I'm not altogether sure if there actually is a problem you're trying to solve, or whether you are looking for confirmation that you are on the right track. Some thoughts:
Internally openshift should be able to allocate dedicated pods
Sure. Add a post-build step in your CI pipeline which does the following:
Fashion a .yaml or .json description of that ...
If you launch the statefulset with the following key set
you can run
-k -H "Authorization: Bearer $(cat /var/run/secrets/...
The question hasn't had an answer in seven months so I will promote my upvoted comment to an answer:
Finding the lifecycle of a specific message across services is known as "distributed tracing". Distributed tracing requires more than just capturing logs. OpenShift uses Kubernetes which is part of cncf.io/projects which governs opentracing.io and has one ...
AFAIK neither OpenShift nor Kubernetes itself allow you to externalize services configuration. You should have a bunch of yml/json files somewhere and control their deployment/configuration using CLI tools.
But there is Rancher which in version 2.0 allow us to import external Kubernetes clusters and manage them as Rancher's own environments.
In my experience Openshift is open in terms of supporting good Kubernetes tools that the community comes up with. You can adopt the Kubernetes tooling that fits your needs. We use Helm to manage the configuration objects (aka yaml) of our applications running in our Openshift cluster. Helm can manages both genetic kubernetes objects as well as openshift ...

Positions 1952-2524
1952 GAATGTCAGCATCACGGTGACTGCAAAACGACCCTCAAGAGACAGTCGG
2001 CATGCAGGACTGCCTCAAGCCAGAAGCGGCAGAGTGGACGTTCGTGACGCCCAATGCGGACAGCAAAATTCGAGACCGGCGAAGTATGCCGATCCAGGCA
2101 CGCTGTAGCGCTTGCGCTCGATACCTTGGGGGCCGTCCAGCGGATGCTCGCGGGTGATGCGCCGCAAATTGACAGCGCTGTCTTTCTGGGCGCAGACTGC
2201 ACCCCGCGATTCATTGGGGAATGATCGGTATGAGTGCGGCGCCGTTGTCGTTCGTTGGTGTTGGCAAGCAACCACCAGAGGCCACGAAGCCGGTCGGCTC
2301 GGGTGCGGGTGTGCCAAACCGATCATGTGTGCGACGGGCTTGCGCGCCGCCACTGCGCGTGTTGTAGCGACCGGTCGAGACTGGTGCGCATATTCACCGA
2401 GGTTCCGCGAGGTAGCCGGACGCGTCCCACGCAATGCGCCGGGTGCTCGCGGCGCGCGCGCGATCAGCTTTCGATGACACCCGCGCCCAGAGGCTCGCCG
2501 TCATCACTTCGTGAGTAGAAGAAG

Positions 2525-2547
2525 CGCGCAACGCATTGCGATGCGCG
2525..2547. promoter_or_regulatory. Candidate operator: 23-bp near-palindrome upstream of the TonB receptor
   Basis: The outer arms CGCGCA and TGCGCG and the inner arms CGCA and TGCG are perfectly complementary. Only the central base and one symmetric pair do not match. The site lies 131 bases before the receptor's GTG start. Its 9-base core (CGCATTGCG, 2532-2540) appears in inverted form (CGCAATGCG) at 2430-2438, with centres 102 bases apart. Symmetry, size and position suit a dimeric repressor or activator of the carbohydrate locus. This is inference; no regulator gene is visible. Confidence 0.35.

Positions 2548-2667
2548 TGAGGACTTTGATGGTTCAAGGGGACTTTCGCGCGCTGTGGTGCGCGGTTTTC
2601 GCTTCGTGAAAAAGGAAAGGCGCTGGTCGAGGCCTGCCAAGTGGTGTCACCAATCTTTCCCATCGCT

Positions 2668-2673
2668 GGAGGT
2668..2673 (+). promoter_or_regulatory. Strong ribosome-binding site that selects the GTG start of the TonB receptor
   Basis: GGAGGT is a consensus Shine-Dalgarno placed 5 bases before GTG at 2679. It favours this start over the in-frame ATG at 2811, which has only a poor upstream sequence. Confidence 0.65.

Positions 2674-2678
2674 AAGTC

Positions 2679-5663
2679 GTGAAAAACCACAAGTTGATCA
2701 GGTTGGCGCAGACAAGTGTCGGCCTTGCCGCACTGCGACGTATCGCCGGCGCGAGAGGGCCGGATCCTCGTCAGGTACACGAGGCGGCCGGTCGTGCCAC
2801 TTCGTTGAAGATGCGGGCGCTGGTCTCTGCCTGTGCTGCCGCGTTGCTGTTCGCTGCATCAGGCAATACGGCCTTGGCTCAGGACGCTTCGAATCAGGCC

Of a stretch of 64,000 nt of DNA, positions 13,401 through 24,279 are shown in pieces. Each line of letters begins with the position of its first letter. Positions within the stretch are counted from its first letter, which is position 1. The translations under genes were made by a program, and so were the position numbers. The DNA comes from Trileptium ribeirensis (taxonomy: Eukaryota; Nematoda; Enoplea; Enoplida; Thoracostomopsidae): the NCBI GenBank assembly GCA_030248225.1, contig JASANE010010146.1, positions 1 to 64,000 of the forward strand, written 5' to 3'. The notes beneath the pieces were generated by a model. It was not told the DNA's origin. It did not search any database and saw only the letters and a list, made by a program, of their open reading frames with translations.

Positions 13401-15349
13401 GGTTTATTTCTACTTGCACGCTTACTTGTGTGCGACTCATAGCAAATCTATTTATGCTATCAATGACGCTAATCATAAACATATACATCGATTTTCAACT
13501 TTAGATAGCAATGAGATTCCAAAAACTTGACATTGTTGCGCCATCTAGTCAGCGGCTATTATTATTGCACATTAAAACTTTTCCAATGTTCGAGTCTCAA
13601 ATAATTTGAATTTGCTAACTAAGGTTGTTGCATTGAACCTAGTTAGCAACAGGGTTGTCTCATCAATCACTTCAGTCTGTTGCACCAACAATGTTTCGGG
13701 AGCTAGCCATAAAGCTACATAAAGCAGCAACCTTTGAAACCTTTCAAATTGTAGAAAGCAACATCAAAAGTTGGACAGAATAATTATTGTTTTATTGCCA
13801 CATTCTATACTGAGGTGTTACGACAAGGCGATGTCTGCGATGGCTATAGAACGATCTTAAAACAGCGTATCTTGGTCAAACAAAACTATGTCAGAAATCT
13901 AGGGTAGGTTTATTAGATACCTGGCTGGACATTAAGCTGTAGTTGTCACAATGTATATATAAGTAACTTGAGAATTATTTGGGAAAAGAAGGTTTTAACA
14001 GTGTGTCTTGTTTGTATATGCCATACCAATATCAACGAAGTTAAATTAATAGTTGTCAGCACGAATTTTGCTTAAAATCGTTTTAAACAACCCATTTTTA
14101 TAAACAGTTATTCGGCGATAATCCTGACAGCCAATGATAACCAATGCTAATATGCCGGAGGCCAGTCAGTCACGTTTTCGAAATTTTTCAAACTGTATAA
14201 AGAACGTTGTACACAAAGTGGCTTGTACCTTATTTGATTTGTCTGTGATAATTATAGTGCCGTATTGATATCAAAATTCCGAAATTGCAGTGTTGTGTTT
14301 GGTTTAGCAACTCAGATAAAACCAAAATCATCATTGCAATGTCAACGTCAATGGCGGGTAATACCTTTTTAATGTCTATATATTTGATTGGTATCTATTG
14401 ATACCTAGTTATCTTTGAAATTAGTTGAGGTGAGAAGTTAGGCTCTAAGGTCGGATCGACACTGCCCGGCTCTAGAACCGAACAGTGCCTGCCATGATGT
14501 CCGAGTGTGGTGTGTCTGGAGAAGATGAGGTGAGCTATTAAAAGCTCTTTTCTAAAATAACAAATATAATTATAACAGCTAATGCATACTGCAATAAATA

Changing logging driver form journald to json has fixed it.
I edited /etc/sysconfig/docker, and set
OPTIONS='--selinux-enabled --log-driver=json-file --signature-verification=false'
Then restarted docker on the nodes I needed:
systemctl daemon-reload && systemctl restart docker
Your interpretation is correct:
My current understanding is that a machine represents a raw physical or virtual machine; just the computational resources like cpu, memory and storage. Nodes, then, would represent a machine that is configured for using with OpenShift, that is, a machine that contains the services necessary to run pods and is managed by the ...
Define the number of replicas in the values.yaml and pass it anywhere in resources (statefulset)
Update 1: You can neither have a dynamic environment variable nor refer to the replicas field in STS. So the only way to get an updated count of STS in each pod is to redeploy with the new value of replicas in values.yaml:
According to this ...
Just to clarify if I got you right.
Do you want to have a separate service for every pod/replica in your statefulSet?
If so - this is not how K8s sees services being used. The service is used for grouping and load balancing purposes.
In your case, if you want to have 1-on-1 connection between an external client and a pod, I suggest deploying your statefulSet ...
According the documentation you're giving, you need to remove run-build from the command :
$ oc run NAME --image=<image> \
Million dollar question - are you running your fluentD as a DaemonSet? If not, there's a chance that fluentd simply isn't running on the node where some containers live.
Otherwise, my best guess is, it's missing permissions to read from all namespaces, especially since you mentioned you haven't attached a ServiceAccount to it. If you used a public FluentD ...